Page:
Loss of a Ranger: Sai Tway (Shine)

Pekhon, Shan State, Burma

Dear friends and family,

We lost another Ranger. This is very heartbreaking for us, and it took us some time just to know what to say. Sai Tway, also know as Shine, was killed on 13 April 2024, by a Burma military airstrike as he tried to rescue people in Pekhon, southern Shan state. Our daughter, Suuzanne, who knew him well, wrote this poem. I think it sums up well how we all feel as we look for the words and photographs to honor Sai Tway and show his character. It is a process that we are familiar with as we have lost many Rangers, but it still breaks our hearts every time.

A Portrait of Shine

By Suuzanne Eubank

I don’t wanna find photos of you 

I don’t want to dig through my phone to find your best angles 

Moments that captured the essence of you

And all of your bright expressions 

The way you laughed in the face of tomorrow, 

And put yourself on the line to save people from sorrow 

Your light was so bright 

You eclipsed the darkness 

And with that same light 

Stayed strong through hardships 

How could I ever take a photo of you

That would truly justify your presence 

Your smile so big and bright 

That little bit of sass in your eyes 

I get this feeling nowadays 

That I need to capture photos of my friends in their best light 

So that when they’re gone their memorial will be right 

But still, I’m gut-wrenched with your void 

And the lack of videos of your joy 

See the videos I have are of you behind the lens 

And that represents your heart 

 Focused in, and lending a hand 

A friend to all 

Always eager to serve 

Yet never losing your charm 

Especially with your sassy words 

But I’ll keep looking for photos of you 

Even though it makes me cry 

Because you are too precious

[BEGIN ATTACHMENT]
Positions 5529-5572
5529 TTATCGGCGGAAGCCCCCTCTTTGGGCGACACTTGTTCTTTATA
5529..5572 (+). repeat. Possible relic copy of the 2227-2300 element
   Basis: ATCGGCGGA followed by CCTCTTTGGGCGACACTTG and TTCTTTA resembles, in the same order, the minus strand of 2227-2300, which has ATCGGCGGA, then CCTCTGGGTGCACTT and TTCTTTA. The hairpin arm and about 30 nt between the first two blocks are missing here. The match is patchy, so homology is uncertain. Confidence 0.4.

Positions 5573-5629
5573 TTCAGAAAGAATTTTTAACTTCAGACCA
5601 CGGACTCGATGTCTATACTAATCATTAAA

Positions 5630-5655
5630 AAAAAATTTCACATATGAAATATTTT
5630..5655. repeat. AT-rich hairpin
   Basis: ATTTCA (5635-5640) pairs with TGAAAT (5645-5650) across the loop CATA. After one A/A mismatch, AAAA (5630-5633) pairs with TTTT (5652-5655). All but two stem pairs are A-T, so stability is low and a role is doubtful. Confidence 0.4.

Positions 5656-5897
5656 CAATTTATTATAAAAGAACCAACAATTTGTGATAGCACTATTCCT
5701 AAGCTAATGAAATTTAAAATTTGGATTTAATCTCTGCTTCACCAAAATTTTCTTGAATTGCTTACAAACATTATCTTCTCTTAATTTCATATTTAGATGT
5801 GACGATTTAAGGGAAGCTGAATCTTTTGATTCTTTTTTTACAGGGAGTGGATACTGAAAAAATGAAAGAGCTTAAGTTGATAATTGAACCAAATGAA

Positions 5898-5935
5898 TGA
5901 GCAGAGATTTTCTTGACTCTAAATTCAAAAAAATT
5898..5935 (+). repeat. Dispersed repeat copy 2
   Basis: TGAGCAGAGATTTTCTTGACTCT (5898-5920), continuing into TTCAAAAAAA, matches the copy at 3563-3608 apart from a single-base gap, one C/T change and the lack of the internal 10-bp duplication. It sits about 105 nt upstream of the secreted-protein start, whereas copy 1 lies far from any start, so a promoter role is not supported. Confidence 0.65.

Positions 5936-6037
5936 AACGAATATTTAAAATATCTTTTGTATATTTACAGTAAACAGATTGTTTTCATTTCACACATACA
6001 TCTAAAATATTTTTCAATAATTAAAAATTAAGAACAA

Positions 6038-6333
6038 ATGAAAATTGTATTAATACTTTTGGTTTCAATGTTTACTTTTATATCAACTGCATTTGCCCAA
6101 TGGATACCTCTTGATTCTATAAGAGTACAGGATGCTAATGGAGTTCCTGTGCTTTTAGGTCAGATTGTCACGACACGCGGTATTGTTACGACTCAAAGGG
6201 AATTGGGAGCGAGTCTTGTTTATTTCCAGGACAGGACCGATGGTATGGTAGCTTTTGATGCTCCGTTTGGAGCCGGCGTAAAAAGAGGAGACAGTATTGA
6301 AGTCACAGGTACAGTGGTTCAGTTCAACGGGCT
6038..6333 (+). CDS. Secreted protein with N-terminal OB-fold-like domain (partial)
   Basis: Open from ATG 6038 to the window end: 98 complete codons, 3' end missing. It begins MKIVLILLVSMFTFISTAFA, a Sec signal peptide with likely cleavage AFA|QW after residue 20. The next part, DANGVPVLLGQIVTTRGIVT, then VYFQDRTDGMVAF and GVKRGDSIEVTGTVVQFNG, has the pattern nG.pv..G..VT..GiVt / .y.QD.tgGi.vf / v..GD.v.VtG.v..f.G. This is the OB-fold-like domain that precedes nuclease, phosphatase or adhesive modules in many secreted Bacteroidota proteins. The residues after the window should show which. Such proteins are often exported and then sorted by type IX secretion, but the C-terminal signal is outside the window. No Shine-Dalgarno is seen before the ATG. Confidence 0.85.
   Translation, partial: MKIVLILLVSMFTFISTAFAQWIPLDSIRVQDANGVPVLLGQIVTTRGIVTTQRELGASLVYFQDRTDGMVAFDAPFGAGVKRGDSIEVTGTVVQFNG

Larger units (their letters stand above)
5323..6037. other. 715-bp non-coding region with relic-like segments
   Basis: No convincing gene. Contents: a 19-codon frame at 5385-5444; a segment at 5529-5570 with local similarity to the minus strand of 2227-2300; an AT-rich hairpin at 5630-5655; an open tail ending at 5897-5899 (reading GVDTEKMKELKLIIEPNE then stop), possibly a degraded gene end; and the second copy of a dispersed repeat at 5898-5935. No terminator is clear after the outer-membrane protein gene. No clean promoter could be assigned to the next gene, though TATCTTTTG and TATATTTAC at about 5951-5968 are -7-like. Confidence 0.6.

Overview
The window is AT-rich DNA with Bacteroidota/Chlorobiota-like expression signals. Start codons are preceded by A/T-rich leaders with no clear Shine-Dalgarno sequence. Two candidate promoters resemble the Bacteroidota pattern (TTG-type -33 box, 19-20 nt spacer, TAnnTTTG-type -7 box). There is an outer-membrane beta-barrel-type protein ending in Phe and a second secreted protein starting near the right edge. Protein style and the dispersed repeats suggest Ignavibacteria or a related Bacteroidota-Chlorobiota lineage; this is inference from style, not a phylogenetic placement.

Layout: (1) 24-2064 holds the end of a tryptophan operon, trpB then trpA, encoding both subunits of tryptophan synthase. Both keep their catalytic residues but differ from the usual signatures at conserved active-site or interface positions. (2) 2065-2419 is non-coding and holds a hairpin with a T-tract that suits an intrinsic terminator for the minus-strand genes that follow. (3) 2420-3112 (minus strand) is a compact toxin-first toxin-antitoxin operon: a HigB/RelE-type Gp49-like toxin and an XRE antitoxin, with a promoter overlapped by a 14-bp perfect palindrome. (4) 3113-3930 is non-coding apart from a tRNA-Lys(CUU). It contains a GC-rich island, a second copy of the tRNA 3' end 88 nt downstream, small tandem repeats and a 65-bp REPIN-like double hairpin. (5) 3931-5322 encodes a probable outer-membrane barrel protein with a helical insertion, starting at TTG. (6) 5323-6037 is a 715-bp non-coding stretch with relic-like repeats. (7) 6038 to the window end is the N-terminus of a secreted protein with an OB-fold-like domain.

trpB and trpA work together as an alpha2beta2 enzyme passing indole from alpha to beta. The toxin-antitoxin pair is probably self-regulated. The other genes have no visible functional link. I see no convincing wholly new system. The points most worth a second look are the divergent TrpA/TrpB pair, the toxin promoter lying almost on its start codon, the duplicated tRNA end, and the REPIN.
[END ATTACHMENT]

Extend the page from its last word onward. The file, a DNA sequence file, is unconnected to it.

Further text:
To not share your smile

Sai Tway was single and joined the Rangers two years ago. He was a member of the Shan State Revolutionary Youth (SSRY) and even before he joined FBR he was well-known for his infectious smile and bravery. He is the eldest of three sons. Right after he was killed, we were able to contact his parents to tell them how he died saving others and how much he means to us; how sad and devastated his loss made us feel. His mother said, “It’s ok. I, myself sent him to the bus station because he said he wanted to join the revolution.” We told her we will do our best to take care of them, and that Sai Tway’s death was not in vain.

We first met Sai Tway two years ago on the battlefield. Right away his bravery was obvious: he was running toward danger to help evacuate wounded soldiers and civilians out of direct Burma Army fire. But when he came to the Rangers, we discovered his joyful spirit. It seemed like he never lost his smile or stopped cracking jokes. He always had something funny to say, and never let anyone take themselves too seriously, especially me! He was loved by all on our team. We depended on him for his quick reaction with a camera, his big heart for leading children in Good Life Club (GLC) programs, and his selfless bravery at the front lines dodging machine gun fire, mortars, and airstrikes, to help people in need. He survived multiple battles so it is hard to accept that he really is gone this time. It is a great shock to us, but we know he gave his life trying to save people. He gave everything for love and that is eternal. We told his family we will do our best to take care of them, and that his death was not in vain

My favorite moments with Sai Tway were watching him leading kids, helping them laugh in the middle of the conflict. We would find children huddled in their hiding place, and he would start singing, dancing and taking part in plays. You could see the kids leave behind the fears and difficulties for a little while. Sai Tway was a natural leader and yet he also knew how to be a team player. We will miss his leadership and support very much. He earned two silver stars for valor and two wounded crosses for wounds suffered in action. We are proud to announce he will be awarded the FBR medal of honor for his actions on 13 April 2024, for sacrificing his life so that others could live.